Born on the Hermannsburg Lutheran mission in 1902, Albert Namatjira, a member of the Arrernte tribe, was the first of the Hermannsburg mission’s much-copied school of landscape watercolourists. Although lacking much painting experience, Namatjira assisted white artist Rex Battarbee on his painting expeditions through the Central Australian deserts in the 1930s during which his talent soon became obvious to Battarbee, who later became Namatjira’s agent. Like all NT Aborigines at that time, Namatjira was forbidden to buy alcohol, stay overnight in Alice Springs or leave the Territory without permission. At the insistence of southern do-gooders – and against his wishes – he was the first Aborigine to be awarded Australian citizenship, in 1956. This meant he could travel without limitations, but needed a permit to visit his own family on Aboriginal reserves. Following the success of his first exhibition in Melbourne, he became a reluctant celebrity, compelled under Aboriginal tradition to share his wealth with his extended family. A shy and modest man, he died in 1959 following a sordid conviction and short imprisonment for supplying alcohol to fellow Aborigines.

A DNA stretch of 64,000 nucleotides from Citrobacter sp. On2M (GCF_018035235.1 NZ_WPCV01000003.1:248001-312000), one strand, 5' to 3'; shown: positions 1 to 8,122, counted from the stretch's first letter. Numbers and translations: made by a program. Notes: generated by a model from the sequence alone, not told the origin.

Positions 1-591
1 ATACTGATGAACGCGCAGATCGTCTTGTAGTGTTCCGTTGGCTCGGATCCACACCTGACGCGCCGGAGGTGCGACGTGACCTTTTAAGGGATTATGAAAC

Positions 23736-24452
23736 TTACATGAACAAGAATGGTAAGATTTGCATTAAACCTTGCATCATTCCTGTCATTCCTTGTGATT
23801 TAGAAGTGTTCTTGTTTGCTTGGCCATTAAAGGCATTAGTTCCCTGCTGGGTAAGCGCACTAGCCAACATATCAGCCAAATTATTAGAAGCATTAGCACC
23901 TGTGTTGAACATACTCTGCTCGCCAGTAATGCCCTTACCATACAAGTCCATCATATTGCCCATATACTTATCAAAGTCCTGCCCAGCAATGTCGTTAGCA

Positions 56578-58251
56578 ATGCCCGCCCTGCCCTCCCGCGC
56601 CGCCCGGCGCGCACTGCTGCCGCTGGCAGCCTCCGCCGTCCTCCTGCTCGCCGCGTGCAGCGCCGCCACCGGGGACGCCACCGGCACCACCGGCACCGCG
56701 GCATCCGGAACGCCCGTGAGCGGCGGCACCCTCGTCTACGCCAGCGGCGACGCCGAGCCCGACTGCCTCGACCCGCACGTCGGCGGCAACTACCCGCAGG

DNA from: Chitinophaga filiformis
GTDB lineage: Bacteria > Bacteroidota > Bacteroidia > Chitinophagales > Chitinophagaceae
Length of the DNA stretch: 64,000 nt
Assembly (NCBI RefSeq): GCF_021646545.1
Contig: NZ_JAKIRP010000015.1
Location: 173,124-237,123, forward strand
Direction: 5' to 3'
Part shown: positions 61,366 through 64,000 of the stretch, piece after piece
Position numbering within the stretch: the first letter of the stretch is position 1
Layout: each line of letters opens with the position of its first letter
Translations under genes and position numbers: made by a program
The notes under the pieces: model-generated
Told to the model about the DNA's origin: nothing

Critics could never make up their minds about his work, but his popular appeal was undoubted: today his paintings remain among the most valuable examples of Australia’s artistic preoccupation with its landscape. Sadly, the Twin Ghost Gums in the West MacDonnell Ranges, which featured in some of his most famous works, were destroyed in a suspected arson case in 2013.